One theme rings throughout this unique Bible book: Falling head over heels in love is fantastic! The pleasure of sexual intercourse is celebrated here in language that leaves no doubt. This book has been interpreted by some as an allegory, devaluing the erotic element in favor of a more vertical meaning (God’s love of Israel, for example). But the plan language of the book is devoted powerfully to celebrating God’s gift of love to a man and woman. So, let’s face it-if you’re going to meet and fall in love, do it this way.Continue reading IS EROTIC LOVE OKAY?
After Ahab was killed in a battle against the Arameans, he was succeeded as king by his son Ahaziah, Ahaziah reigned only two years before dying from an injury he suffered in a fall at the royal palace in Samaria (2 Kings 1:2,17). Ahaziah continued the policies of Ahab, worshipped the pagan god Baal (1 kings 22:53)
King Ahab of Israel had won a previous battle against the Syrians (1 Kings 20:21), apparently among the hills and mountains of Israel. The victory gave rise to the Syrian claim that the God of Israel was a god of the high country, not of the level plains. The Syrians reflected the typical pagan belief that different nations and different parts of the earth had their own regional gods.Continue reading BIBLE CUSTOMS AND CURIOSITIES (GOD OF THE HILLS AND VALLEYS)
Both men and women of the Bible times wore outer robes or cloaks that extended almost to the feet (read Gen 37:3; Deut 22:5 and 1 Sam 19:24). These loose-fitting gowns were held tight against the body by a belt or sash (generally referred to as a “girdle” by the King James Version) around the person’s waist.Continue reading BIBLE CUSTMOS AND CURIOSITIES (TUCKING IN THE CLOAK)
The prophet Elijah challenged the prophets of the pagan god Baal to a contest on Mount Carmel. They laid a sacrificial animal on a pile of wood. The prophets of Baal would call on their gods, and Elijah would call on his. The god who answered by sending fire to consume the sacrifice would be declared the superior god (1 Kings 18:22-25).Continue reading BIBLE CUSTOMS AND CURIOSITIES (A GOD WHO HEARS AND ACTS)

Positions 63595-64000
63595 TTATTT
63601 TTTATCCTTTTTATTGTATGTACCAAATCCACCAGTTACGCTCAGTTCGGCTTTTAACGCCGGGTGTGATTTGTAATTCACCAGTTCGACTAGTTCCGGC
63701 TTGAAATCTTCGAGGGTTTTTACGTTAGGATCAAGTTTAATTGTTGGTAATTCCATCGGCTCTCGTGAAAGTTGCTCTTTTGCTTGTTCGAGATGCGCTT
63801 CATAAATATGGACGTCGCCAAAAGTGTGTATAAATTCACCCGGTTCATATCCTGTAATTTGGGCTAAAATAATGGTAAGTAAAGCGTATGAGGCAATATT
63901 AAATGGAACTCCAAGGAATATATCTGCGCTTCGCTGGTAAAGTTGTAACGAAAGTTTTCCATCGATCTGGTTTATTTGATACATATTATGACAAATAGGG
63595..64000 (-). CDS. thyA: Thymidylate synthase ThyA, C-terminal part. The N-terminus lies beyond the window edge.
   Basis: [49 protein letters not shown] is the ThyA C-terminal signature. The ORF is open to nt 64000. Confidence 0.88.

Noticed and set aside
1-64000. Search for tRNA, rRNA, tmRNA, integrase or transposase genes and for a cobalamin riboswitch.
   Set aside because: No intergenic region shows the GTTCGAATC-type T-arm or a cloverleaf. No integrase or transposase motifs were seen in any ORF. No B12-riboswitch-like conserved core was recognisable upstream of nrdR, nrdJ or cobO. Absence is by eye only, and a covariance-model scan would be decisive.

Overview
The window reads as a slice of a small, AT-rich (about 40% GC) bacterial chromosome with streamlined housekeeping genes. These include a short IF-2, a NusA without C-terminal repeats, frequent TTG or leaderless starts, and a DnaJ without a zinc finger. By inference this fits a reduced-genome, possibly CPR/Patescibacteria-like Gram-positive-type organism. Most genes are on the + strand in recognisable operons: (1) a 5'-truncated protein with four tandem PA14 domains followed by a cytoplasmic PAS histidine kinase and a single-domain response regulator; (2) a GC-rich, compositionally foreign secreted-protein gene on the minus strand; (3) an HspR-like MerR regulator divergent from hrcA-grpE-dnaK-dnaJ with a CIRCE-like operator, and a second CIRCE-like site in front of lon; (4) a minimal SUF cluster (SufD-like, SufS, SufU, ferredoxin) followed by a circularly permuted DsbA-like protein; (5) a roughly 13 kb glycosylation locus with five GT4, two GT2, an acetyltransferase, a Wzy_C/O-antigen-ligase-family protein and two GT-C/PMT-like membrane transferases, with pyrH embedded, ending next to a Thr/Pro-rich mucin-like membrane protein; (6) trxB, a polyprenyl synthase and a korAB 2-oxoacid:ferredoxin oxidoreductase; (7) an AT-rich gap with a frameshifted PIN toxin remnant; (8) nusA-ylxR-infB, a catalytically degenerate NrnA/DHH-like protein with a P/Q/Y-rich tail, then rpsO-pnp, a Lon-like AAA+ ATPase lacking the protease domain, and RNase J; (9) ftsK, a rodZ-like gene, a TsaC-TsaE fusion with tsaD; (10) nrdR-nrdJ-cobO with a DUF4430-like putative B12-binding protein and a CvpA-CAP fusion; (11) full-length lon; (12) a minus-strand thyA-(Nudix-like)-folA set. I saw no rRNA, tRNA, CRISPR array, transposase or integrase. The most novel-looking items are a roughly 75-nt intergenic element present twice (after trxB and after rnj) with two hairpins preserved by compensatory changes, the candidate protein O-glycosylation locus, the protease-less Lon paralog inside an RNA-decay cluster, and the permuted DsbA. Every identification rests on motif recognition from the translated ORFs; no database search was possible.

This watchman had been posted on the city wall above the gates of Mahanaim to relay news about the battle against Absalom to King David (read 2 Samuel 18:24).Continue reading BIBLE CUSTOMS AND CURIOSITIES (WATCHMEN AND PORTERS)
That’s a great question! One that many Christians haven’t much thought about! In fact, the vast majority of Christians have never even considered it, let alone done it.
That’s about to change for many of them!Continue reading EVER READ THE BIBLE ALL OF THE WAY THROUGH?
The motif of the torn garment is linked to political changes in Israel as well. When Saul was rejected as king, he tore the hem of Samuel’s garment just before hearing “the LORD has torn the kingdom of Israel from you today and has given it to one of your neighbors” (1 Sam 15:27-28; also read 28:17). Later when David’s son Solomon harbored sins that were not appropriateContinue reading EVERYDAY LIFE IN BIBLE TIMES (TEAR A GARMENT PT 2 OF 2)
King’s were, anointed by having olive oil poured on their heads (2 Kings 11:12). This was also an act of courtesy and hospitality performed by hosts for their guests.Continue reading BIBLE CUSTOMS AND CURIOSITIES (GOD’S ABUNDANT BLESSING)
If we tear our clothing, it is generally by accident unless we are tearing up an old garment for rags. This was not true in the culture of Bible times where the tearing of one’s garment was an external sign of one’s internal pain. The average person of the era did not have multiple changes of clothing like we do in our closets and dressers; consequently, they took great care to prevent accident tearing of their clothing (Exod 28:32; Matt 9:16; Mark 2:21). But there was “a time to tear and a time to mend” (Eccles 3:7); the time to intentionally tear was a time of intense grief that might have included repentance.Continue reading EVERYDAY LIFE IN BIBLE TIMES (TEAR A GARMENT PT 1 OF 2)